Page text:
She also started dropping by my apartment building with really flimsy reasons for being there. On several occasions, she rang my buzzer, and when I spoke to her through the intercom to see what she wanted, she would claim that she needed to use my bathroom. She lived one block away from me, so peeing at home would have been her natural choice. I generally don’t like being dropped in on out of the blue, so I told her that I preferred she call me and arrange to hang out rather than just suddenly buzzing my apartment from downstairs. I mentioned this fact twice to her. It did no good. She nodded and said she understood how I felt, and then markedly increased her drop-bys.
Part of the reason that telling her did no good was because I hate the telephone. I hate the sound of a telephone ringing, I hate talking on them, I find them intrusive. If someone leaves a message when they call and I’m home to get it, I often do call people back, though. Okay, well, I sometimes do. I told her this. She took to calling and then not leaving a messages. When she couldn’t contact me by telephone, she would show up somewhere looking for me, like my front door.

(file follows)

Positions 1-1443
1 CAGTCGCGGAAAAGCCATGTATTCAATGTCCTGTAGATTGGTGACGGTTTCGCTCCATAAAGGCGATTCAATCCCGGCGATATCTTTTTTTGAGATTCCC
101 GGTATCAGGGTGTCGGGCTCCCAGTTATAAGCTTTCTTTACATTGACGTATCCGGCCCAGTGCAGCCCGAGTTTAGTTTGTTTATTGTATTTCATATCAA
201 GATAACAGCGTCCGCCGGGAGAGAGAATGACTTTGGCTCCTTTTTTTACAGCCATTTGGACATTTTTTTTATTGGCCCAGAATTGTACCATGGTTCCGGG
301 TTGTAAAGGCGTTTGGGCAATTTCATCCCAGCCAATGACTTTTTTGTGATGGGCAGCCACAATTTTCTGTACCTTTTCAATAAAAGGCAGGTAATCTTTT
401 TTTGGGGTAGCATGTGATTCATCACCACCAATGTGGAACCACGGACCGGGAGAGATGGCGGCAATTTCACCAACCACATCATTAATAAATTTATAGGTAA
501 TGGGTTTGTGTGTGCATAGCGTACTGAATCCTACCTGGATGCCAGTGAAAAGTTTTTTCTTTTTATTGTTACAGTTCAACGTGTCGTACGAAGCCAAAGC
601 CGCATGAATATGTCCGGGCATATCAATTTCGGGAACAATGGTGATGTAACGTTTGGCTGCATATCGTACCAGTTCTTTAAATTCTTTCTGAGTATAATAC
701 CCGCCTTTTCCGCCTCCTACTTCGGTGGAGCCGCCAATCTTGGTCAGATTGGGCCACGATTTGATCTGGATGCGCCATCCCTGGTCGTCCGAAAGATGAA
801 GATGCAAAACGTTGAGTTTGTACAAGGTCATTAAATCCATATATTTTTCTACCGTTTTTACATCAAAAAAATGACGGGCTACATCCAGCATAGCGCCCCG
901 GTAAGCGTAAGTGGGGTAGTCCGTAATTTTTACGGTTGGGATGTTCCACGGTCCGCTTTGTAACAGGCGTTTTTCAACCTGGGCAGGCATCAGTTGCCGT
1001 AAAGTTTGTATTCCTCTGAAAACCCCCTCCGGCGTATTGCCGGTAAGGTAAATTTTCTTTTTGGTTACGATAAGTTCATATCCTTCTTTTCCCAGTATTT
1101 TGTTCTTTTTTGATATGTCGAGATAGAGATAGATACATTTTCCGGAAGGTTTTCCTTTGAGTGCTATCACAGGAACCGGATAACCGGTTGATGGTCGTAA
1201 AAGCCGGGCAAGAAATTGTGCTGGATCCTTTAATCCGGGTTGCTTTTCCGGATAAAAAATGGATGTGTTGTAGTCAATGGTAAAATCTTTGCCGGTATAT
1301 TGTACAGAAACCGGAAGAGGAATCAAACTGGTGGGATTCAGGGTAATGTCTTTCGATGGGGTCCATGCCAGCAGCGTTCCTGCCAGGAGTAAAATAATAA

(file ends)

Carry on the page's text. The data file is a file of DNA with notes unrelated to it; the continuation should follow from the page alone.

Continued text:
The more scarce I made myself, the more persistent she became. She started coming to the hotel when she knew my shift would be over. I took to rushing down into the basement to my storage room to do inventory and whatnot, and my full-time employee would tell Jenny-Lou that I had gone already. Jenny-Lou would then walk over to my apartment where I, of course, would not be. If I happened to answer the telephone when I did get home from work, it would be her, wondering where I had been when she had looked for me. If I wasn’t at work, and I wasn’t at home over the last hour, then where could I have been? Now she was not only following me persistently, but she was also wanting to know where I was whenever she was not with me.
That she was tracking me had become blatantly obvious. It didn’t seem to matter where I went, she would find me there, sit down, and try to dominate my attention without any consideration for the other people I was out with. After a few minutes, I would tell her that I was going to join back into conversation with my friends, and I would even turn to face away from her. She wouldn’t get up and leave but would sit or stand near me continually trying to get my attention even after I had told her that I was busy with other people. Acquaintances that I was getting to know stopped wanting to go out with me, because Jenny-Lou would end up with us. I found my situation embarrassing and alienating.
It was still hard for me at that point to identify what was happening as stalking, because she was another woman whose interest was not sexual or romantic. All I knew was that I was growing increasingly isolated and lonely as Jenny-Lou’s behaviour continued. I vowed to do something about it following mine and the Fiery One’s ten-day vacation to visit his relatives in Bermuda. Until then, I was going to concentrate on pink sand and tree frogs and 100% humidity.
Stay tuned for more about Jenny-Lou and the escalation of her stalking behaviour in tomorrow’s entry...
Watch the angry chicken. (It’s an ad, but it's funny nonetheless).